i am not going to argue here either for or against evolution as an explanation for speciation and the descent of humankind. Rather, my concern is for an intellectually honest, explicitly humble approach that seeks to remain faithful to the sublime truth of the Bible but acknowledges our limited understanding and our fallibility in its interpretation; that acknowledges what we are able to understand through science (however tenuously or tentatively that may be), and what science cannot tell us; and that seeks to edify all Christians and to shine God’s light among all people. God’s glory must be the ultimate quest of our scientific and theological inquiry, and both are possible only because of Him.
i must humbly admit imperfect understanding of the Bible and of Nature, yet accept that both reveal God and that all truth is God’s truth. This is not to elevate the truths revealed to some degree by science to a level above the truths revealed in the Bible, but to accept that both, rightly interpreted, point to God. Upon examining the interface between science and Christianity, and finding that wise Christians who have sought to remain faithful to the Bible have arrived at different and even contradictory models of creation, i choose to remain practically agnostic concerning the exact method of creation beyond “God said”: it may be that, with several Biblically plausible positions sincerely and intelligently defended, a correct and comprehensive mechanistic interpretation of creation is unknowable to us. Is this a cop out? i do not believe so. My reluctance to adopt unreservedly and dogmatically a single one of the explanations on offer is necessitated by, and the result of, what i hope is an honest and humble consideration and desire for truth that is presently beyond our understanding. i don’t think i’m alone in this. Here is the great theologian Augstine, writing in the early fifth century in the first of several volumes on Genesis, The literal meaning of Genesis:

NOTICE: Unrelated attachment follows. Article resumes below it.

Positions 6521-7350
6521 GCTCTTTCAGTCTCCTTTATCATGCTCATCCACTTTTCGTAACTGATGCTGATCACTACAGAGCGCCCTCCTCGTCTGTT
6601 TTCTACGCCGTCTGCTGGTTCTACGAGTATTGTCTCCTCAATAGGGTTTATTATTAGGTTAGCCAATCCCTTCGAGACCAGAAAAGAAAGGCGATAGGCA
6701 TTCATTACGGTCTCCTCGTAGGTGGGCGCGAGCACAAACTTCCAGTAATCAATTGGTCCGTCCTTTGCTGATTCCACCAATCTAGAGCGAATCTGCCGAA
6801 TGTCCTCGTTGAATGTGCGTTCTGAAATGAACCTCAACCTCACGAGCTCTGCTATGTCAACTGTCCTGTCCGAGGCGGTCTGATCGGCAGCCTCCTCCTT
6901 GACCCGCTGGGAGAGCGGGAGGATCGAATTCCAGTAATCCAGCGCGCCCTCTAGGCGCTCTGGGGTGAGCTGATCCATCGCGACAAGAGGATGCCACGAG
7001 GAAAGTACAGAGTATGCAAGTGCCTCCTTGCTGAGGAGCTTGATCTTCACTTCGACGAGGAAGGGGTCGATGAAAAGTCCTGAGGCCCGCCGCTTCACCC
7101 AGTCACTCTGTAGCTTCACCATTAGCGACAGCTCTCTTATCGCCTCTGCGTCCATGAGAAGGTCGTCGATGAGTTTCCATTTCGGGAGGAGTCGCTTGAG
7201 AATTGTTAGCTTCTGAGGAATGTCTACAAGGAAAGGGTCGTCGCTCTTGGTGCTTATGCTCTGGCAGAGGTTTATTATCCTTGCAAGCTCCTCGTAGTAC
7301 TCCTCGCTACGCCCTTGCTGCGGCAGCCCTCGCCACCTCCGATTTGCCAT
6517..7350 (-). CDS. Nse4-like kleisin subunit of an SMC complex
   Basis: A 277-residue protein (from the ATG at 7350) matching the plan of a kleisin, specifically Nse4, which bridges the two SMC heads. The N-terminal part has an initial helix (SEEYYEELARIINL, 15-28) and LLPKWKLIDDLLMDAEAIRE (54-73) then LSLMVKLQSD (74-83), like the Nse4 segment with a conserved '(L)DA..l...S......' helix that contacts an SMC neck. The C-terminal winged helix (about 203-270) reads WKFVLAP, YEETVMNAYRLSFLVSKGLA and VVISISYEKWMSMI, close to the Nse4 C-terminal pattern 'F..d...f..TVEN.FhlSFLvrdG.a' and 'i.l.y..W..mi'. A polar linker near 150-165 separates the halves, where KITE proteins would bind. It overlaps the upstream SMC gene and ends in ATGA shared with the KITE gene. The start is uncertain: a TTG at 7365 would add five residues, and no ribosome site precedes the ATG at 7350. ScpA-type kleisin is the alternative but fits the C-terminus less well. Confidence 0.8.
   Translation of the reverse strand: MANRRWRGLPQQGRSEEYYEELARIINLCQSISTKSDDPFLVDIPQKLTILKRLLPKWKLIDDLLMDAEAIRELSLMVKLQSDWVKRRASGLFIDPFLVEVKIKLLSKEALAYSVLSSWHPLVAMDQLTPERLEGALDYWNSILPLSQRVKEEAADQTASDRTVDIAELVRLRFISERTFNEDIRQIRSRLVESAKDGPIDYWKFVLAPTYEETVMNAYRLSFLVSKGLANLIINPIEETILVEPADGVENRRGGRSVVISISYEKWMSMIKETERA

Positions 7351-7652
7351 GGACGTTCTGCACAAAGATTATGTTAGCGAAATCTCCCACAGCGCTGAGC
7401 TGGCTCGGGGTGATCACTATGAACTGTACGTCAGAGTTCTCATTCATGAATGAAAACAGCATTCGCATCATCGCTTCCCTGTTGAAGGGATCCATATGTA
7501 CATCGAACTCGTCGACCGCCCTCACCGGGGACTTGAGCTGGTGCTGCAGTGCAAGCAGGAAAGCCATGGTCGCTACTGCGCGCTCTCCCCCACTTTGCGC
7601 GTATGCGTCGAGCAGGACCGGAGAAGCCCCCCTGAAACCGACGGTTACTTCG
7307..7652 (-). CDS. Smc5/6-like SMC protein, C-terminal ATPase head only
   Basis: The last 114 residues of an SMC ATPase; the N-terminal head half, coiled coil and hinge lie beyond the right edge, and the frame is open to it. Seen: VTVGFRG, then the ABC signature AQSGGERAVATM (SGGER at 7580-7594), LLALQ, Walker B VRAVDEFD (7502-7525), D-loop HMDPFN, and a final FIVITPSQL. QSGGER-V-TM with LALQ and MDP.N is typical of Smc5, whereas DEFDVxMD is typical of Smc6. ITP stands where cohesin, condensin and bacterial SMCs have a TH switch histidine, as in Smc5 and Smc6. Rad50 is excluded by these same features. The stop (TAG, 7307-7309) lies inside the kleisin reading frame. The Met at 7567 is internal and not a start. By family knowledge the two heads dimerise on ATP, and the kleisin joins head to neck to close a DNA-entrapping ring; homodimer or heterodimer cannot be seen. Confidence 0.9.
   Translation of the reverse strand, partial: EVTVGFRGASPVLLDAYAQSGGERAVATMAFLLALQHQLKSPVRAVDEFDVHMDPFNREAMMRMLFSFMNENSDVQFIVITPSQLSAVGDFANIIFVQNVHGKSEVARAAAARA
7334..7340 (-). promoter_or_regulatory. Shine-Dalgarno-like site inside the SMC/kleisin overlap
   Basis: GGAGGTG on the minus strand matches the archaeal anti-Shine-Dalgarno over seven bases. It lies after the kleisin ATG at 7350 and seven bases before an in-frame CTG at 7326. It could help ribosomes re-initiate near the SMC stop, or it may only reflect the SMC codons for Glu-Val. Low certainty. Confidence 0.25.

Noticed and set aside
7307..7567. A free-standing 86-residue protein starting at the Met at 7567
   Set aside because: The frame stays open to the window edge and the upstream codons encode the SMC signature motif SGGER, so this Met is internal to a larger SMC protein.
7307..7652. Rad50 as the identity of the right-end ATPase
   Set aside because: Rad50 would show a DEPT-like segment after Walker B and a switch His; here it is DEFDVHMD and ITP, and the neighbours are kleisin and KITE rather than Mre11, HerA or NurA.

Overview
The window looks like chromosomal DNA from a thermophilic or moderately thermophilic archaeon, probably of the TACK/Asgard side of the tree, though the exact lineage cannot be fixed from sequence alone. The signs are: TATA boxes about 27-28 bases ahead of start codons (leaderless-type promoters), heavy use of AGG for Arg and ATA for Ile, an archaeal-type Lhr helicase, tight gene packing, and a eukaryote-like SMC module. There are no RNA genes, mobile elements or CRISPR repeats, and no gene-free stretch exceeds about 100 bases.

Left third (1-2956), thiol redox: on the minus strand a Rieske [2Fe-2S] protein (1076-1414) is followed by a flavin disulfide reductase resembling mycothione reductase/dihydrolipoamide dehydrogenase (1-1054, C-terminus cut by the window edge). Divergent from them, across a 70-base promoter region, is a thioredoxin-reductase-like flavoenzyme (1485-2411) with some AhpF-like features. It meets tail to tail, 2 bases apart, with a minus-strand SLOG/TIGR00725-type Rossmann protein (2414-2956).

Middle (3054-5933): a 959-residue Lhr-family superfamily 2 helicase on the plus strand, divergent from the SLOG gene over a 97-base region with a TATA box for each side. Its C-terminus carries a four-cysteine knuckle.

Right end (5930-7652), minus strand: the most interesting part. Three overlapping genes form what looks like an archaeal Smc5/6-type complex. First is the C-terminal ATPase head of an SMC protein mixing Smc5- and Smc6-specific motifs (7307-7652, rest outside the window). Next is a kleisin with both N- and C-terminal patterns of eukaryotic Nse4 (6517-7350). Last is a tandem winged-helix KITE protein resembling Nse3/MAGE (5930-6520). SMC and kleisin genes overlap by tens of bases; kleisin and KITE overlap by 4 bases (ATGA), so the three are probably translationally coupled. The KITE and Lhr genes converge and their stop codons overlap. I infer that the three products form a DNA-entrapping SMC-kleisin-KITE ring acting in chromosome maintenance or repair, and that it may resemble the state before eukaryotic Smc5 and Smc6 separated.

In matters that are so obscure and far beyond our vision, we find in Holy Scripture passages which can be interpreted in very different ways without prejudice to the faith we have received. In such cases, we should not rush in headlong and so firmly take our stand on one side that, if further progress in the search for truth justly undermines this position, we too fall with it.